Read the directions for proper use of the black tank treatment. Most require you to mix a gallon of water, then add a scoop of the treatment and flush right away. The 1 gallon is just an idea as your tank may need something bigger.
If you’ve got a 40 gallon black water tank for instance, repeat the stops above but use two gallons of water instead. With most treatments there is no need to add more than a scoop even if you add more gallons.
17. When is the Right Time to Empty the Black Tank?
One of the biggest misconceptions is that you need to empty the black water tank frequently so it will be easier to clean. But that is not the case and it will actually make things worse.
If you empty the tank while it is less than halfway full, it will only have a small amount of water in it. Do you know why toilets have water? Yes, it helps dissolve the mass and the same rule applies with black water tanks.
If there is not enough water the solid waste will remain stuck in the tank. If you open the tank the mass will be stuck there and you’ll need to fill it up with water to dissolve them. That is why it is better to just let them dissolve in water.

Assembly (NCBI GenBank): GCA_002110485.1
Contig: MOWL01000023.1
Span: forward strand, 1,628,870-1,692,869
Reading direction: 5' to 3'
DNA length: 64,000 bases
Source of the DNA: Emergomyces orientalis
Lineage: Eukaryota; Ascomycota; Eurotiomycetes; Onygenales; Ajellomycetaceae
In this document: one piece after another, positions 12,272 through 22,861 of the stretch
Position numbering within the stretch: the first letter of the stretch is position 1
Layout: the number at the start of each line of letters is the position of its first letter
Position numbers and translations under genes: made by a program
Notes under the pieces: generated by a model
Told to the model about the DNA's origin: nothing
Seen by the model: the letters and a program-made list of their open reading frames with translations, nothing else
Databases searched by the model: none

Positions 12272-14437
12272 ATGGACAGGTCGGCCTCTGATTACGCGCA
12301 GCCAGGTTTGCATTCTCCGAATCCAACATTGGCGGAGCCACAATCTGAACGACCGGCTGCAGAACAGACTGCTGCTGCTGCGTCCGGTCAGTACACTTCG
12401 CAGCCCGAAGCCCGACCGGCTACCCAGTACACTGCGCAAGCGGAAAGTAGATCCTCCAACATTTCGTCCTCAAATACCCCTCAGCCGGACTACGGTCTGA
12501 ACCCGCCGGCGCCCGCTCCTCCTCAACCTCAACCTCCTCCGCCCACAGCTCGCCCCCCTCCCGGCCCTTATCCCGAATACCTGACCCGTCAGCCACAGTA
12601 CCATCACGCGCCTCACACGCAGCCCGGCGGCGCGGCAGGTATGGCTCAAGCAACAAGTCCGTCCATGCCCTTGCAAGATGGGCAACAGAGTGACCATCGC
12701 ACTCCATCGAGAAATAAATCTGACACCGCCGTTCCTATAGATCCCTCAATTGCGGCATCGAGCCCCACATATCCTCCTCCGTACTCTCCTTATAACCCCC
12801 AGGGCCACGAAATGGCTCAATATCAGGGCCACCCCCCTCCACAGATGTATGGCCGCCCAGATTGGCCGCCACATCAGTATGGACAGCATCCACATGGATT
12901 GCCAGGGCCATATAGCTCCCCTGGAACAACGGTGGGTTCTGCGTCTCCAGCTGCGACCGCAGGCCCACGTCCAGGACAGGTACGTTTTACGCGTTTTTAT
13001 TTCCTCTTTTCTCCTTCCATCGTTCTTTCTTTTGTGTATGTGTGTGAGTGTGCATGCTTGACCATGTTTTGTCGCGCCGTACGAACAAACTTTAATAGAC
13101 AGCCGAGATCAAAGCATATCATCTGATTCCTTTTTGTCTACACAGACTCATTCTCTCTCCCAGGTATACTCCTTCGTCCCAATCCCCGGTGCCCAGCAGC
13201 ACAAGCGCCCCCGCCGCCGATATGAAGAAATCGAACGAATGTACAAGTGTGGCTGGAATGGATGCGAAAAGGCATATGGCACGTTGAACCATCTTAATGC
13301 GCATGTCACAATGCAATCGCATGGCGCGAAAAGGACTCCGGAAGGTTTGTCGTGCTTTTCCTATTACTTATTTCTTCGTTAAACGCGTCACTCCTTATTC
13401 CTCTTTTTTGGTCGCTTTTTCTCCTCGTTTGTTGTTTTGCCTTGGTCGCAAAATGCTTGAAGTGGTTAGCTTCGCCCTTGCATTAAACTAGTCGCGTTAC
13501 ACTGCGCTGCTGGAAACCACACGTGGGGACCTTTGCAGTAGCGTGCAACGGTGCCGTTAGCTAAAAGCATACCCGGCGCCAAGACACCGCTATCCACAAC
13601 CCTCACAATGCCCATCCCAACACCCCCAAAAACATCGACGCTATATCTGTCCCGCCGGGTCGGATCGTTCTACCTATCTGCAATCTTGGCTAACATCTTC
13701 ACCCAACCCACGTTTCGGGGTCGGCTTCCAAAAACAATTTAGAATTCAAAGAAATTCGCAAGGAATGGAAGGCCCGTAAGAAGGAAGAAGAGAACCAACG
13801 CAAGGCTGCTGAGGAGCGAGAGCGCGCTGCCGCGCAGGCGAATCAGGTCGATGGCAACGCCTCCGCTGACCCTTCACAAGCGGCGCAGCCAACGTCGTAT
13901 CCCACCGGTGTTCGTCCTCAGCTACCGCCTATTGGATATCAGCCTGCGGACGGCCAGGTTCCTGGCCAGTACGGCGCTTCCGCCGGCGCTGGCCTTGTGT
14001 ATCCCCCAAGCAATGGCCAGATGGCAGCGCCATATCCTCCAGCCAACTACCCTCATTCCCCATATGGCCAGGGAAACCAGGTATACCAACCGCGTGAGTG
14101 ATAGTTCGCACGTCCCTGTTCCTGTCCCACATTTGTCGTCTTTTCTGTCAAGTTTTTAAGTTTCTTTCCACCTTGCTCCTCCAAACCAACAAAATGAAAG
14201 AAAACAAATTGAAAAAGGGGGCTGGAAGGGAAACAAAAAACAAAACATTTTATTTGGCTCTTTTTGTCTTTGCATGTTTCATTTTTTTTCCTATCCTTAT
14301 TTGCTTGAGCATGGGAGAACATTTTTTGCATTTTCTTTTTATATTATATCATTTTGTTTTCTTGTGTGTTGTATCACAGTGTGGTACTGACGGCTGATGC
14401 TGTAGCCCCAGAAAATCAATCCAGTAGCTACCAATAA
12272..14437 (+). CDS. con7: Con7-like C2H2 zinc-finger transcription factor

So do you have to wait until the black tank is full before emptying it? No, you can remove the waste when the tank is 2/3 or 3/4 full. When it reaches that level, empty it the same way you would the gray tank.
Once you’ve dumped the waste material, rinse it thoroughly to make sure nothing is left. You can use a hose or a tank wand to get rid of any waste matter that is stuck.
Here are a few other things to keep in mind.
- If there is odor emanating from the toilet there might be waste or bacteria in it. Fill it up with water and flush. Dump the tank as you did before. Fill the tank up again and add some treatment and flush. Repeat this until the smell is gone.
- There are a lot of treatments for black and gray tanks so it is just a matter of finding the right one. Buy a small bottle at first and if you like the results, you can buy a bigger on later.
- Never clean the black water tank without wearing gloves. Eye wear may also be necessary in case the waste suddenly spills.
Part of living in an RV means properly managing your waste, so learning how to dump RV waste is a skill you need to learn before you actually go out on the road. And remember to schedule a cleanup so your RV septic system is clean and clog free.